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J Biol Chem. 1998 Oct 23;273(43):28253-60.

Paclitaxel (Taxol)-induced gene expression and cell death are both mediated by the activation of c-Jun NH2-terminal kinase (JNK/SAPK).

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  • 1Department of Biology, University of North Carolina at Chapel Hill, Chapel Hill, North Carolina 27599-7295, USA.

Abstract

Paclitaxel (Taxol) is a novel anti-cancer drug that has shown efficacy toward several malignant tumors, particularly ovarian tumors. We reported previously that paclitaxel can induce interleukin (IL)-8 promoter activation in subgroups of ovarian cancer through the activation of both AP-1 and nuclear factor kappaB. Further analysis of paclitaxel analogs indicates that the degree of IL-8 induction by analysis correlates with the extent of cell death; however, IL-8 itself is not the cause of cell death. This suggests that pathways that lead to IL-8 and cell death may overlap, although IL-8 per se does not kill tumor cells. To decipher the upstream signals for paclitaxel-induced transcriptional activation and cell death, we studied the involvement of protein kinases that lead to the activation of AP-1, specifically the c-Jun NH2-terminal kinase (JNK1), p38, and the extracellular signal-regulated kinase 1 (ERK1). The role of IkappaB in paclitaxel-induced cell death was also analyzed. Paclitaxel activated JNK, and to a lesser degree p38, but not ERK1. Paclitaxel-induced IL-8 promoter activation was inhibited by dominant-inhibitory mutants of JNK, p38, and the super-repressor form of IkappaBalpha, but not by dominant-inhibitory forms of ERK1. Dominant-inhibitory mutants of JNK1 also greatly reduced paclitaxel-induced cell death, and the kinetics of JNK induction was closely followed by DNA fragmentation. These results indicate (i) that paclitaxel activates the JNK signaling pathway and (ii) that JNK activation is a common point of paclitaxel-induced gene induction and cell death.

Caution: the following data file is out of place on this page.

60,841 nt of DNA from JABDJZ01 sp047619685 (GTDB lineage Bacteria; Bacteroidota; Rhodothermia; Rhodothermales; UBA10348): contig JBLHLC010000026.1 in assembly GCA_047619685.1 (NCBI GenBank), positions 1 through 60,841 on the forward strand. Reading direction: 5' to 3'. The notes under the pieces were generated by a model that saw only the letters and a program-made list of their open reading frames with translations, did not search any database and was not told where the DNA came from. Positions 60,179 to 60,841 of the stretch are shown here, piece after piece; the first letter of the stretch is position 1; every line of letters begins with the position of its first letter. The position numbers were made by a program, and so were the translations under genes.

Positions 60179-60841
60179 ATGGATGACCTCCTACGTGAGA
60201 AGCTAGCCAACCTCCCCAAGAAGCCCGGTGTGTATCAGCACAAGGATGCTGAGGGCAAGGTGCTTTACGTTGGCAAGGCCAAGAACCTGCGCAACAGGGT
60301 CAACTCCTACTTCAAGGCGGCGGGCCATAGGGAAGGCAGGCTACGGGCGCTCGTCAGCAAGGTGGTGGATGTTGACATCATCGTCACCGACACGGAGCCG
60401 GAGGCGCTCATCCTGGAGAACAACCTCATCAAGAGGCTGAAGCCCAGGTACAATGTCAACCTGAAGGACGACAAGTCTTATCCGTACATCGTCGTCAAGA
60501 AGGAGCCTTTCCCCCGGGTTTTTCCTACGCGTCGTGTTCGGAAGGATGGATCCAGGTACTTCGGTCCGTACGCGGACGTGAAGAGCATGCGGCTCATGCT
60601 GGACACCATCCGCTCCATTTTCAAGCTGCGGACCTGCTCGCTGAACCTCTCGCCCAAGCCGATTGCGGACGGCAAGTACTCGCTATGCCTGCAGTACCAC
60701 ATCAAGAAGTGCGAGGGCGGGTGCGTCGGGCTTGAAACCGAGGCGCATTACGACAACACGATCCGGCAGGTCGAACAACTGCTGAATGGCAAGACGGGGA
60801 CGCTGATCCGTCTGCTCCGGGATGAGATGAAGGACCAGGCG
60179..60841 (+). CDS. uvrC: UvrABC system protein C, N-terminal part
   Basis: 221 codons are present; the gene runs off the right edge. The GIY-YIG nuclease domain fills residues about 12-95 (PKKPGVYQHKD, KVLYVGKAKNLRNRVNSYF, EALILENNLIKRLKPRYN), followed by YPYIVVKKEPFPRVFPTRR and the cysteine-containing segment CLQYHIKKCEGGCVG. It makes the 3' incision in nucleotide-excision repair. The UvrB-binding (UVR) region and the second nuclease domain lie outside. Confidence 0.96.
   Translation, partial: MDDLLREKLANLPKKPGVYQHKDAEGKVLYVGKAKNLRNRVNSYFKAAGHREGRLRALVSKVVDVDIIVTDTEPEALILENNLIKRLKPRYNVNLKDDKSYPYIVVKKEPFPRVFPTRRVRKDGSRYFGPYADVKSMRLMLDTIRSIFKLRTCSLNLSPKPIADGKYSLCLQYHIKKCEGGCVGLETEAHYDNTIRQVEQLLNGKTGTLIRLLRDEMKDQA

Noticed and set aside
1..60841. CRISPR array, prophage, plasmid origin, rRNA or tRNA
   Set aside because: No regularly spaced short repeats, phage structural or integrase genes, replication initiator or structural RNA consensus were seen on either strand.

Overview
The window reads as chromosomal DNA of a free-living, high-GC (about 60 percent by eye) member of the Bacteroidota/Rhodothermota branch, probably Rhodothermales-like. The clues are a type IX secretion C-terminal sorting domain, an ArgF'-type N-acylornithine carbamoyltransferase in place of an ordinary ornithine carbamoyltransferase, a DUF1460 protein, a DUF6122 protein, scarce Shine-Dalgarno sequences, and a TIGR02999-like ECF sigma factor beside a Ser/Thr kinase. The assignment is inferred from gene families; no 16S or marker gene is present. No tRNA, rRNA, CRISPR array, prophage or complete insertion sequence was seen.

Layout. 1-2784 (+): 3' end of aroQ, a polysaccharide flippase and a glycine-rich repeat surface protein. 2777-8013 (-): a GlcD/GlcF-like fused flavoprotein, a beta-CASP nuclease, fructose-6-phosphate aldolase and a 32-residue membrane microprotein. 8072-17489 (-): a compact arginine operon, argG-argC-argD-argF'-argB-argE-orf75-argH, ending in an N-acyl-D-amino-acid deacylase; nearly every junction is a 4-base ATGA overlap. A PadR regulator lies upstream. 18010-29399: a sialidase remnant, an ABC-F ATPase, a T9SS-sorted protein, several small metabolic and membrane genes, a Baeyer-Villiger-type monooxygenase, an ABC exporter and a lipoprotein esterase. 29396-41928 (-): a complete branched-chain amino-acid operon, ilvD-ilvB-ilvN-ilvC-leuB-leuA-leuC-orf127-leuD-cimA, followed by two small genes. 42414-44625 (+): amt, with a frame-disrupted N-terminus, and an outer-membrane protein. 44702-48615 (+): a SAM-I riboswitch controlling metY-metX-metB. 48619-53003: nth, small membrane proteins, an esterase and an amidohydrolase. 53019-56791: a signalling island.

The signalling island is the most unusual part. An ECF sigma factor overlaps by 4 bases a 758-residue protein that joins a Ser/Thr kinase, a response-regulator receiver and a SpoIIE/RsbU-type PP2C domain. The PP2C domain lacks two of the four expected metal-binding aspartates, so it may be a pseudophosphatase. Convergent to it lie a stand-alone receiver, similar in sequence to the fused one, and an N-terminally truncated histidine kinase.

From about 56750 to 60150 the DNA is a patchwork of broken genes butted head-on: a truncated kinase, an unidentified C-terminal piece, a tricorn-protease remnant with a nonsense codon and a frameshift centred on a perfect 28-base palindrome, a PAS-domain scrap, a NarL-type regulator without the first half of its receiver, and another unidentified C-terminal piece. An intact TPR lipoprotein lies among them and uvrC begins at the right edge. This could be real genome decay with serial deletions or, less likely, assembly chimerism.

PMID:
9774447
[PubMed - indexed for MEDLINE]
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